Rather than measuring employee productivity in terms of hours spent on work, consider tasks accomplished and results achieved. As long as they’re completing assigned tasks on time and not missing important meetings, it shouldn’t matter what specific hours employees are working. Avoid micromanaging—trusting your employees to get their work done while giving them the freedom to choose their hours can boost their morale and productivity while freeing up your own time.

Finally, be sure to hire employees that have the discipline and accountability to perform their job well, even when no one is physically watching them. Continually reinforce the need to be accountable by holding regular one-on-one meetings, performance reviews and other check-ins to ensure everyone is performing at the right level.

5. Plan team get-togethers

If you have geographically dispersed team members that have never met face-to-face, it can be hard to develop connections among coworkers. As a result, remote workers can often feel lonely. This isn’t something to be taken lightly: 19% of remote employees say loneliness is their biggest struggle. An overwhelming sense of loneliness can not only compromise productivity and loyalty to the company, it can also take a toll on employees’ mental health.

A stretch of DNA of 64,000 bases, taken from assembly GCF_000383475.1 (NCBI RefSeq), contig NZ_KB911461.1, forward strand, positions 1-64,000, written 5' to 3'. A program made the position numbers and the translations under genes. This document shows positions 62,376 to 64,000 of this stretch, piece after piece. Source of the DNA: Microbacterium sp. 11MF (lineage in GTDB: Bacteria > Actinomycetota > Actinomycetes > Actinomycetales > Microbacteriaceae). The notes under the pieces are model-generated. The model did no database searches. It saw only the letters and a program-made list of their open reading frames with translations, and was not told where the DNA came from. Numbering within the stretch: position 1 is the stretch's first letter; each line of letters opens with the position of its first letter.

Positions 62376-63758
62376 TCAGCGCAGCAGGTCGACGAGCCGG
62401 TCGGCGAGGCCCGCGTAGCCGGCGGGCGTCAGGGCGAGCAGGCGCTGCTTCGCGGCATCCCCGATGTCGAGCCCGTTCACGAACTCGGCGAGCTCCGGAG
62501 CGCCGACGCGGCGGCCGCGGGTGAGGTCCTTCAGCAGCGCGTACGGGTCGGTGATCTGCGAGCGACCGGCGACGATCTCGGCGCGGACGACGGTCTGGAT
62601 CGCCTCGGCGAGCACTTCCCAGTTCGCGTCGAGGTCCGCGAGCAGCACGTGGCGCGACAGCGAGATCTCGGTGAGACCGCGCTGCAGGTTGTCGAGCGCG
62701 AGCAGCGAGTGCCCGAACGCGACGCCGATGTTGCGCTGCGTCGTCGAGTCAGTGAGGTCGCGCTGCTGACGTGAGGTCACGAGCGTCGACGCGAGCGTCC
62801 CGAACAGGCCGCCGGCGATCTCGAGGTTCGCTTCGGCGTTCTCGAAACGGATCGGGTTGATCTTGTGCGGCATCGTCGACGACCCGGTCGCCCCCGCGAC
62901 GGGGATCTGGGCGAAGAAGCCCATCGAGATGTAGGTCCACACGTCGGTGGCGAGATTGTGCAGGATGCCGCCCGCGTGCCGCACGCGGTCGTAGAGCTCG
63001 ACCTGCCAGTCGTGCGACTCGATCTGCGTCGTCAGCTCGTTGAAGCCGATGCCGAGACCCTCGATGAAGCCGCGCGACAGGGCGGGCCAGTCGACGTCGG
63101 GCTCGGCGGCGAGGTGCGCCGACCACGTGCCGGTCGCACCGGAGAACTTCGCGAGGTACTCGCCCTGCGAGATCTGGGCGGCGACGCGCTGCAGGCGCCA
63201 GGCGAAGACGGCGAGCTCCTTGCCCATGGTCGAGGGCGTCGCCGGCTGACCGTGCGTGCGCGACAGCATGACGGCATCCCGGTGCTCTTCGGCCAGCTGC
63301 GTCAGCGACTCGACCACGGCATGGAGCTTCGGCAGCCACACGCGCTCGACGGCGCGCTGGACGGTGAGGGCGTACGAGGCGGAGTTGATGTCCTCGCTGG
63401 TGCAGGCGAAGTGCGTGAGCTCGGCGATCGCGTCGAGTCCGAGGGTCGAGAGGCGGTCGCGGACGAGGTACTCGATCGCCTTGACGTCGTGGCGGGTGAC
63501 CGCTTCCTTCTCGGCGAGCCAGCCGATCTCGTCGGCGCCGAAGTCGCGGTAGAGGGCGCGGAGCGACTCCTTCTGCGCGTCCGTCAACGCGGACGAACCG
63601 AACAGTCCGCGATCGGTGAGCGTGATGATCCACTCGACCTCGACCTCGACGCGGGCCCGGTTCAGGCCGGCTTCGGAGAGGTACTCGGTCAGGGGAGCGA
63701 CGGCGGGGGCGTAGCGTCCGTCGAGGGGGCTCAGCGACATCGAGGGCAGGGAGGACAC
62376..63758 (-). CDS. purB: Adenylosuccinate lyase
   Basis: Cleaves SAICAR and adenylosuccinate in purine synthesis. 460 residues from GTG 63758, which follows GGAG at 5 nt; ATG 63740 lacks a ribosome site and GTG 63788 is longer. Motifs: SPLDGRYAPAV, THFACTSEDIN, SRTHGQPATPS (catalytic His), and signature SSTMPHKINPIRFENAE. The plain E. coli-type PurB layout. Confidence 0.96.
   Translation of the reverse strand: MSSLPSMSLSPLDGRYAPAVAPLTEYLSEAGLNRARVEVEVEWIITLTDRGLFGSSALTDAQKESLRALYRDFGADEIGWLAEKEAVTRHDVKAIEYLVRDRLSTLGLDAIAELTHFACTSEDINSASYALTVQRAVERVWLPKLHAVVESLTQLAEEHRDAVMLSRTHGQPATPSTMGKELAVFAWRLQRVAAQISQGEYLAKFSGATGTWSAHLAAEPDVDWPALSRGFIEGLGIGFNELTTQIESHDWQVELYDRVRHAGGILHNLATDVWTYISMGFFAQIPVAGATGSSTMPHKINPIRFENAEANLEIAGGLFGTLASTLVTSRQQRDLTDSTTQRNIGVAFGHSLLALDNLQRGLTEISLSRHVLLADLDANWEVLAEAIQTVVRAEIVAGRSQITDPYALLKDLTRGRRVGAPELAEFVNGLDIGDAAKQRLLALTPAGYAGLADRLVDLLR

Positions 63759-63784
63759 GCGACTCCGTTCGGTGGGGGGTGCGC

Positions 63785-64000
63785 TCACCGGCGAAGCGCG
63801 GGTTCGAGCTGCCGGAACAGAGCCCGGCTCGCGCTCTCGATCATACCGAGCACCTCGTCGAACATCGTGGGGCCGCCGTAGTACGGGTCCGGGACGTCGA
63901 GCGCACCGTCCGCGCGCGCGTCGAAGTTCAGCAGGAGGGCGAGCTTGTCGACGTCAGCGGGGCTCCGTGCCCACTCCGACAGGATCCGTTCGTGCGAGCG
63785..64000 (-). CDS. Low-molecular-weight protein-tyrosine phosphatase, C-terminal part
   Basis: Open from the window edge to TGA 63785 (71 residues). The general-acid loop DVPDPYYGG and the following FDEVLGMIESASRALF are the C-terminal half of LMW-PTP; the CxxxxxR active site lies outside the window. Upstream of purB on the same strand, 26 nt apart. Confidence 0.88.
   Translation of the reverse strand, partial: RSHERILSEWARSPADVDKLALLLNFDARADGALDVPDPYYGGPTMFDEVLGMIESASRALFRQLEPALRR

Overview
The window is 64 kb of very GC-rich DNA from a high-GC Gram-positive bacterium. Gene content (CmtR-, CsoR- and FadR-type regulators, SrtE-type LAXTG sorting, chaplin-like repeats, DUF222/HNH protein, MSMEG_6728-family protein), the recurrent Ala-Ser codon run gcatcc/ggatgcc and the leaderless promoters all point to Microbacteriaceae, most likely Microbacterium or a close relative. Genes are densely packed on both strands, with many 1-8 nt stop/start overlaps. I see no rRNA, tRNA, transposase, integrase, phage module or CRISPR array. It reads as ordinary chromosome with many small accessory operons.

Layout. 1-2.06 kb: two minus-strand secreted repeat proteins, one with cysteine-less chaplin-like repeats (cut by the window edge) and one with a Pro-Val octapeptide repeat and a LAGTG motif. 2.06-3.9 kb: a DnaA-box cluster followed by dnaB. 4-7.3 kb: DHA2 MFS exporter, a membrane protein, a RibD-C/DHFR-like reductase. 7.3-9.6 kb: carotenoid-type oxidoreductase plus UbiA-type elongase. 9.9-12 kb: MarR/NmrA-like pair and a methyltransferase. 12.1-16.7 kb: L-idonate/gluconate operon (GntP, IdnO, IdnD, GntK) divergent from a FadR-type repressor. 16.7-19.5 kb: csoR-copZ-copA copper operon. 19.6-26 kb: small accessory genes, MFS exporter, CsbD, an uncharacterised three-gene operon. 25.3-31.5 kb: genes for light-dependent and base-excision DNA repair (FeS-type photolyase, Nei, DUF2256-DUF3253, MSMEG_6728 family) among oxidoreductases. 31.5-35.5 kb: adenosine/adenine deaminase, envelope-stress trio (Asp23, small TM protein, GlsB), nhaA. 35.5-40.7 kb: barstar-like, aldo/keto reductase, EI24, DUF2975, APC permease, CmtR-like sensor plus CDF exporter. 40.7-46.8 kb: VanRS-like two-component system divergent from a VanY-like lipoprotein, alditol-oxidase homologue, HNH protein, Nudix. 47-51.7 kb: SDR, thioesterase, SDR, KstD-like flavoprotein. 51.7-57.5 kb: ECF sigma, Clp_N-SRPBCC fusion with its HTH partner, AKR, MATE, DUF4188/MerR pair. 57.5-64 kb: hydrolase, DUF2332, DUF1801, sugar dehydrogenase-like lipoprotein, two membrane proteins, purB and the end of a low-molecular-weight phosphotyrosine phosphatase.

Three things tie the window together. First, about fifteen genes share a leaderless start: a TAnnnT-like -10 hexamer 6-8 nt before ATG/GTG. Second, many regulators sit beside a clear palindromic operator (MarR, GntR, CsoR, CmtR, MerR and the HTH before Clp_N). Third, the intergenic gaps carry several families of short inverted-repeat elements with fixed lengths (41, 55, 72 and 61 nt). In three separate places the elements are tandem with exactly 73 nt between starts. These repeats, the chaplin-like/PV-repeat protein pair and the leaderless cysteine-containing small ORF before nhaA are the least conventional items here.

Remote-first companies should take it upon themselves to provide opportunities for their teams to meet physically and engage at a more personal level. If you have the budget, plan annual or bi-annual get-togethers for all team members to gather at a single location for a yearly event, such as an annual conference, product launch, etc.

If you don’t have the financial resources to gather in-person, arrange virtual meetings and leverage group chats for holding discussions and engaging in activities that are not work-related, such as virtual escape rooms.

How to Transition to a Remote-First Company